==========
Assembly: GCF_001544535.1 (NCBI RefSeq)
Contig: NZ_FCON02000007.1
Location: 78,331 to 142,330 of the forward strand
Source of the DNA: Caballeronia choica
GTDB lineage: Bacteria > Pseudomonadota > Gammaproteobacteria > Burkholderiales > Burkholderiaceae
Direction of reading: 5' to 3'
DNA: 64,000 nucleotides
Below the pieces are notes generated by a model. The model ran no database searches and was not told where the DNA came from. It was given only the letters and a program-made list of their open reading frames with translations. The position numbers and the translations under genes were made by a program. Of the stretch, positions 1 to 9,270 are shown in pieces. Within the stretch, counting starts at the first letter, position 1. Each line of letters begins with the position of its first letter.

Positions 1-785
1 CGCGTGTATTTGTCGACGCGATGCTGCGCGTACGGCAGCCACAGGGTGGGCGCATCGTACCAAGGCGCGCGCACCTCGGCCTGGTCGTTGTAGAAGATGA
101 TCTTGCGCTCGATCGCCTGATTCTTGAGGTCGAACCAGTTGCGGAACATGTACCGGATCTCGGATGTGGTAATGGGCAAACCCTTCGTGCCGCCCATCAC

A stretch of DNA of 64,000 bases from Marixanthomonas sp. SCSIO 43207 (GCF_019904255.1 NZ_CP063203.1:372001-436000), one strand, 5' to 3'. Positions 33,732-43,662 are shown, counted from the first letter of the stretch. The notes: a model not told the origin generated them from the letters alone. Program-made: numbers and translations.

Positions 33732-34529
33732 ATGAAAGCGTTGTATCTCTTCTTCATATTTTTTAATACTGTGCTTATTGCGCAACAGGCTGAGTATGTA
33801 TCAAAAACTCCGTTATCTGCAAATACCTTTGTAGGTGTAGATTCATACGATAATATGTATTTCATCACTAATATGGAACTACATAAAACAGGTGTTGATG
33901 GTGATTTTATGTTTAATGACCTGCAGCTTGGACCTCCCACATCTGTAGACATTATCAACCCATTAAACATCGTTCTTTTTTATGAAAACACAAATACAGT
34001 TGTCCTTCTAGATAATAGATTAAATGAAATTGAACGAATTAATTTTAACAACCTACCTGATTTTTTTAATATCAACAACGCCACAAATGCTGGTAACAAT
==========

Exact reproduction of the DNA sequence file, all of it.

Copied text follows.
Assembly: GCF_001544535.1 (NCBI RefSeq)
Contig: NZ_FCON02000007.1
Location: 78,331 to 142,330 of the forward strand
Source of the DNA: Caballeronia choica
GTDB lineage: Bacteria > Pseudomonadota > Gammaproteobacteria > Burkholderiales > Burkholderiaceae
Direction of reading: 5' to 3'
DNA: 64,000 nucleotides
Below the pieces are notes generated by a model. The model ran no database searches and was not told where the DNA came from. It was given only the letters and a program-made list of their open reading frames with translations. The position numbers and the translations under genes were made by a program. Of the stretch, positions 1 to 9,270 are shown in pieces. Within the stretch, counting starts at the first letter, position 1. Each line of letters begins with the position of its first letter.

Positions 1-785
1 CGCGTGTATTTGTCGACGCGATGCTGCGCGTACGGCAGCCACAGGGTGGGCGCATCGTACCAAGGCGCGCGCACCTCGGCCTGGTCGTTGTAGAAGATGA
101 TCTTGCGCTCGATCGCCTGATTCTTGAGGTCGAACCAGTTGCGGAACATGTACCGGATCTCGGATGTGGTAATGGGCAAACCCTTCGTGCCGCCCATCAC

A stretch of DNA of 64,000 bases from Marixanthomonas sp. SCSIO 43207 (GCF_019904255.1 NZ_CP063203.1:372001-436000), one strand, 5' to 3'. Positions 33,732-43,662 are shown, counted from the first letter of the stretch. The notes: a model not told the origin generated them from the letters alone. Program-made: numbers and translations.

Positions 33732-34529
33732 ATGAAAGCGTTGTATCTCTTCTTCATATTTTTTAATACTGTGCTTATTGCGCAACAGGCTGAGTATGTA
33801 TCAAAAACTCCGTTATCTGCAAATACCTTTGTAGGTGTAGATTCATACGATAATATGTATTTCATCACTAATATGGAACTACATAAAACAGGTGTTGATG
33901 GTGATTTTATGTTTAATGACCTGCAGCTTGGACCTCCCACATCTGTAGACATTATCAACCCATTAAACATCGTTCTTTTTTATGAAAACACAAATACAGT
34001 TGTCCTTCTAGATAATAGATTAAATGAAATTGAACGAATTAATTTTAACAACCTACCTGATTTTTTTAATATCAACAACGCCACAAATGCTGGTAACAAT